The UKIPO updated its Formalities Manual on the 28th of October 2019,adding under 3.05 a provision that “An AI Inventor is not acceptable as this does not identify “a person” which is required by law. The consequence for failing to supply this information is that the application is taken to be withdrawn under s. 13(2)".
Although one could question how important and breathtaking this amendment is, still, it signals the intention of the UKIPO and the way that it perceives AIat this point of time. It is difficult to be sure what has triggered this new provision,, but it could be related to the patent applications submitted in the UKIPO, UPSTO and EPO, respectively, concerning (i) a new form of beverage container based on fractal geometry and (ii) a device for attracting enhanced attention valuable for search and rescue operations. What these patent applications have in common is the inventor, an AI called Dabus.
Naturally, humans are involved in these patent applications, namely in the form of the applicants, two professors from Surrey University. The question is, of course, why the applications name the AI program as the inventor, if not to provoke a reaction from major patent offices.
The AI inventor, named “DABUS” by its creator Stephen Thaler, relies upon a system of many neural networks generating new ideas by altering their interconnections. A second system of neural networks detects critical consequences of these potential ideas and reinforces them based upon predicted novelty and salience.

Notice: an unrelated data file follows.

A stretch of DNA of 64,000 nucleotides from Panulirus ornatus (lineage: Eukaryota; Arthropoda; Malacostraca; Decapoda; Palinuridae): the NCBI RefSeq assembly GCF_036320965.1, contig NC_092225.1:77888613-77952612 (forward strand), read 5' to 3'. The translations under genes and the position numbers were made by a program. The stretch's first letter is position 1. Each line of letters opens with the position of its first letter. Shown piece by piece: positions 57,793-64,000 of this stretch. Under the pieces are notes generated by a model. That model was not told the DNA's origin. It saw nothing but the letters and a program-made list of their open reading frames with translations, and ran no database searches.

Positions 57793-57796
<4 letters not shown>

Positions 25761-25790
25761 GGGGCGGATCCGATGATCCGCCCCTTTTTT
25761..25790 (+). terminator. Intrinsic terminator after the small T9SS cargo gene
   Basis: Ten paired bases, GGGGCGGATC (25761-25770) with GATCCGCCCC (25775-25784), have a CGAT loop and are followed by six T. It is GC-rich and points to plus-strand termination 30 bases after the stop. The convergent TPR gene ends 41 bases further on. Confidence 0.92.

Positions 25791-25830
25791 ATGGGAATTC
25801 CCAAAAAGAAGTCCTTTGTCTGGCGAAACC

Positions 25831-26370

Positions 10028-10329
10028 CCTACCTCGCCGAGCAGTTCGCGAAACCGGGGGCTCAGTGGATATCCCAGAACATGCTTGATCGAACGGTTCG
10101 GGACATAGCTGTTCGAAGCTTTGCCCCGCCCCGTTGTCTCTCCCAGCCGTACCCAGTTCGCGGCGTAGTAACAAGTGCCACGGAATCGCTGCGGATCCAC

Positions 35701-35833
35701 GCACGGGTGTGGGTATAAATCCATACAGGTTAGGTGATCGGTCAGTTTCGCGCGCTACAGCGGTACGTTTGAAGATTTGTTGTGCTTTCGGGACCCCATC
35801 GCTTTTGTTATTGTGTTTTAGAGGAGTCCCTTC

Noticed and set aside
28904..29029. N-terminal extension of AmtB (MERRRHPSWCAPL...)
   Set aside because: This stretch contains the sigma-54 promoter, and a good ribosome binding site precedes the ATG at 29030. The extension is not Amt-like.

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Professor Ryan Abott, also a professor at Surrey University, is the head of the application’s project. One of his statements available on the website of Surrey University states,
“Powerful AI systems could hold the key to some of the mega challenges facing humanity – from the cure for cancer to workable solutions for reversing climate change. But if outdated IP laws around the world don’t respond quickly to the rise of the inventive machine, the lack of incentive for AI developers could stand in the way of a new era of spectacular human endeavor.”
In fact, the patent applications are part of a project, the Artificial Inventor project. The website of the project (see here) provides detailed information on the applications and the technology behind it. According to information provided on he website. the UKIPO has indicated that the applications fulfills both the novelty and inventive step requirements. What seems to be a bar to patentability, at least for the moment, is that the inventor is an AI program and not a human being.
Although the UKIPO statement is in line with what could be expected by traditional patent law, one cannot fail to wonder whether this will be an approach that will work in the long run. AI technology has accelerated in its development during the past few years and ever more interesting patent applications can be expected.
As such, query whether the current view of excluding inventions created by AI on the basis a narrow understanding of "inventor" will only lead to companies simply providing the name of a human as an inventor, even if this is not the case, simply to avoid an unnecessary rejection of the patent application. This does not seem to be an attractive result.
Inventorship under the light of AI? Reviewed by Frantzeska Papadopoulou on Monday, November 18, 2019 Rating: